Some things I want to speak into the void in an incoherent fashion:
I’ve been thinking about Mary Beard’s essay in the London Review of Books, “The Public Voice of Women.” (Yeah, it’s long, but she has pictures! In footnotes!)
Beard argues that women have been silent for 2,700 years — and it’s a silence that continues today. Even with this so-called rise of women (and purported “decline of men”) and the soaring numbers of women getting graduate degrees, women do not hold much sway at all in the public forum.
Even now, gossip and prattle seems to be the primary purview of feminine discourse. Women have always been chastised for being gossips. I can’t remember ever hearing a man called a “gossip,” or have been accused of doing it. (Men slander people; women, those catty little creatures, just gossip about them?) Thoughts on this: Women are relegated to gossip because they are prevented from other forms of speech, e.g., the “serious,” manly ones. Obviously, a lot of the historical barriers have been lifted — women can now too go sit in a bar and talk about the politics of fracking and Kafka — but for centuries, all serious topics have been reserved for men. (See Women, Know Your Limits!)
I come into this topic from an unusual personal vantage point. I hail from a community with a long heritage of hatred of women (conservative evangelicals + white people + homeschoolers). Most of the church communities from my childhood would blanch at the thought of letting a woman speak from the pulpit. Ordaining a woman was completely out of the question. (Yet another reason I’m proud to be Episcopalian now.) What could a man possibly learn from a woman?
And YET, I joined an active policy debate league when I was in high school. Yep, we homeschoolers had a national policy debate league. (It was super-weird and the most nerdy, but I loved it.) As a young woman, being a debater in a patriarchal, conservative community was interesting. Once I got over my paralyzing shyness, I’ll admit that I became a pretty good public speaker. Weirdly enough, I thrived behind a podium. It was one of the few places where I could speak with confidence in front of men — and they took me seriously.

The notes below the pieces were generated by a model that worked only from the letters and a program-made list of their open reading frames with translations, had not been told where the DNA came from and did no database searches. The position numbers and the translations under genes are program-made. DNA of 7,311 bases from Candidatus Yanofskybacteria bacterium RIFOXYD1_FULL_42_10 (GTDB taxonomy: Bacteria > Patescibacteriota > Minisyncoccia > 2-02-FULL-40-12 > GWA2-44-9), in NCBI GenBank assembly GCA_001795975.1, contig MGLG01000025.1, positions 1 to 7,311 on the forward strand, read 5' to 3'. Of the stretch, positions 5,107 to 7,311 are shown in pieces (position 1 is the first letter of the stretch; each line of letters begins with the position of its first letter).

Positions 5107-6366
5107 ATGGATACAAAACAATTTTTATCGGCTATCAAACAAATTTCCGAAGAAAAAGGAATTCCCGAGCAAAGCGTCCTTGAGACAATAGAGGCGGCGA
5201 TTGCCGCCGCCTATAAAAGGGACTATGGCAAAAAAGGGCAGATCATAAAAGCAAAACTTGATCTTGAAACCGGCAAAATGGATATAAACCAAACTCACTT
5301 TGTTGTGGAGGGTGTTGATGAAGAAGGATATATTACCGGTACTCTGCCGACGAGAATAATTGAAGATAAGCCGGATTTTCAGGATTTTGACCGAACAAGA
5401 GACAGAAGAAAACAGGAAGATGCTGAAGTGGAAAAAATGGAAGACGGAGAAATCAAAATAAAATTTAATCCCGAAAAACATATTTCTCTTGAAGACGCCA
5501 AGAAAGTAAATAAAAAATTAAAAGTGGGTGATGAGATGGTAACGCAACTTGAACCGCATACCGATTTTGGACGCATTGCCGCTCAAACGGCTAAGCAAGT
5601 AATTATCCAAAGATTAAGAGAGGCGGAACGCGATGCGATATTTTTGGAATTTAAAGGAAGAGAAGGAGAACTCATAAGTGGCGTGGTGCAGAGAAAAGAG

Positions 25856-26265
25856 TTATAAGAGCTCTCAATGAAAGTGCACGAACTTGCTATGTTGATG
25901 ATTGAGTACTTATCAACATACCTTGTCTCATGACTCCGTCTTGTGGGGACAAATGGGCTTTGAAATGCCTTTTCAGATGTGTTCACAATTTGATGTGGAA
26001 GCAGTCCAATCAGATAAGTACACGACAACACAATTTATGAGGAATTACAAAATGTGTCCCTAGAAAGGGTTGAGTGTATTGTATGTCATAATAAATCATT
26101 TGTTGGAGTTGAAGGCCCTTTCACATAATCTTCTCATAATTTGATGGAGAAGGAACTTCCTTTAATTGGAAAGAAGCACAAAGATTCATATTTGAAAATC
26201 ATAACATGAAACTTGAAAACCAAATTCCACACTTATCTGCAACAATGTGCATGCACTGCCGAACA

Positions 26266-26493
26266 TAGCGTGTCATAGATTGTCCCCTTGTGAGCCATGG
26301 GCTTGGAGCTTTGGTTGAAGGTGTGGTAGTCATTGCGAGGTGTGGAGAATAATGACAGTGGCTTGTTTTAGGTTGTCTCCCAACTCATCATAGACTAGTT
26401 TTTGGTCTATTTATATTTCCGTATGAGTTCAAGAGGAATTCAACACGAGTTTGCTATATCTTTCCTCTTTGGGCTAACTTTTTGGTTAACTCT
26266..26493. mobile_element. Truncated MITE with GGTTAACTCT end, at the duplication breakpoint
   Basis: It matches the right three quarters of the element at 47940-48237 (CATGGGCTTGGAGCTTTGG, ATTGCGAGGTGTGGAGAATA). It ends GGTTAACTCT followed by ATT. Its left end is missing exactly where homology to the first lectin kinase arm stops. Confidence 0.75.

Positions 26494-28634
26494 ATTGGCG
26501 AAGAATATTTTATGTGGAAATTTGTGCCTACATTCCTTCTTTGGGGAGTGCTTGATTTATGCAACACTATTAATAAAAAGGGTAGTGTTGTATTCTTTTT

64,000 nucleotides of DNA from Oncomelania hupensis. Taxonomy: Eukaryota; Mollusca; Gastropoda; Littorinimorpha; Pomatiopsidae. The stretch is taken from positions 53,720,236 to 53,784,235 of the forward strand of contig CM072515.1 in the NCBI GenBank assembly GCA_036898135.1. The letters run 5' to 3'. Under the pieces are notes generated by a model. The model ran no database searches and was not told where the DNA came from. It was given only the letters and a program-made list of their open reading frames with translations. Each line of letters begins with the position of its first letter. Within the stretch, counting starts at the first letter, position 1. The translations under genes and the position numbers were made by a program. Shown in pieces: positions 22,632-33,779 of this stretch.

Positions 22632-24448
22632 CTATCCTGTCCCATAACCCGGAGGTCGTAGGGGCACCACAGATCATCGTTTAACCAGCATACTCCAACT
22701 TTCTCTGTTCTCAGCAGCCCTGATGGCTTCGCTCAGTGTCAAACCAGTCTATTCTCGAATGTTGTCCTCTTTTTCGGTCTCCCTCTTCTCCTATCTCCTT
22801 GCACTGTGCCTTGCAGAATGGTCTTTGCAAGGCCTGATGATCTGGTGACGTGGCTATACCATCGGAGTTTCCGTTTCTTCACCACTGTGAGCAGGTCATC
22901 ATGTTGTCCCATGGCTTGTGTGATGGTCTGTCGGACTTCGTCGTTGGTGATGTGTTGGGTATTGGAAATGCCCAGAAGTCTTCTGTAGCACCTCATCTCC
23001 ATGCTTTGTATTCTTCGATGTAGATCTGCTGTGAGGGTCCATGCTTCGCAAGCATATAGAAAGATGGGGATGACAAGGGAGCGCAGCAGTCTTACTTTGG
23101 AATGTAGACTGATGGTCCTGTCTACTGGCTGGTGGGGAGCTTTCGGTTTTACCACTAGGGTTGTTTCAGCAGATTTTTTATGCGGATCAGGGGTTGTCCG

But I learned, as Mary Beard points out, that a woman who is a strong public speaker is regarded as a freak of androgyny, far more masculine than feminine. So I never wore dresses or skirts, like the other girls did. I always wore pantsuits. I stood up with impeccable posture. I wore heels so that I’d tower over my male debate partner, and most of the other boys that I contended with. I marched around and gave firm, knuckle-cracking handshakes.
Beard points out that Margaret Thatcher took voice training lessons to specifically lower her voice.
During my final year, I partnered with my sister Kelsey, who was also a strong public speaker and very tall and also wore pantsuits. We won Regionals, against a team of two boys. I remember other people saying that the only reason we won was because we were pretty, and because the judges’ panel had three men on it. I remember the anger and hurt that welled up in me when people said that to me, but even worse, I remember the internal dread: What if it’s true? What if we didn’t win on our own merit, but simply because these old dudes were creepy?
(*Winona Ryder picture explanation: Remember that scene in “Little Women” when Jo is staying at the boarding house and sitting around with the dudes, talking about votes for women? As a kid, I always loved that scene, because she’s so eloquent and she stands up to those smoking bros. And these lines:
DUDE: You should have been a lawyer, Miss March.
JO MARCH: I should have been a great many things, Mr. Mayer.)
The sad part about Beard’s essay is that she can’t come up with any practical remedies to this age-old tradition of silencing and demeaning women.
Progress is slow. Very slow. So, women: Keep speaking!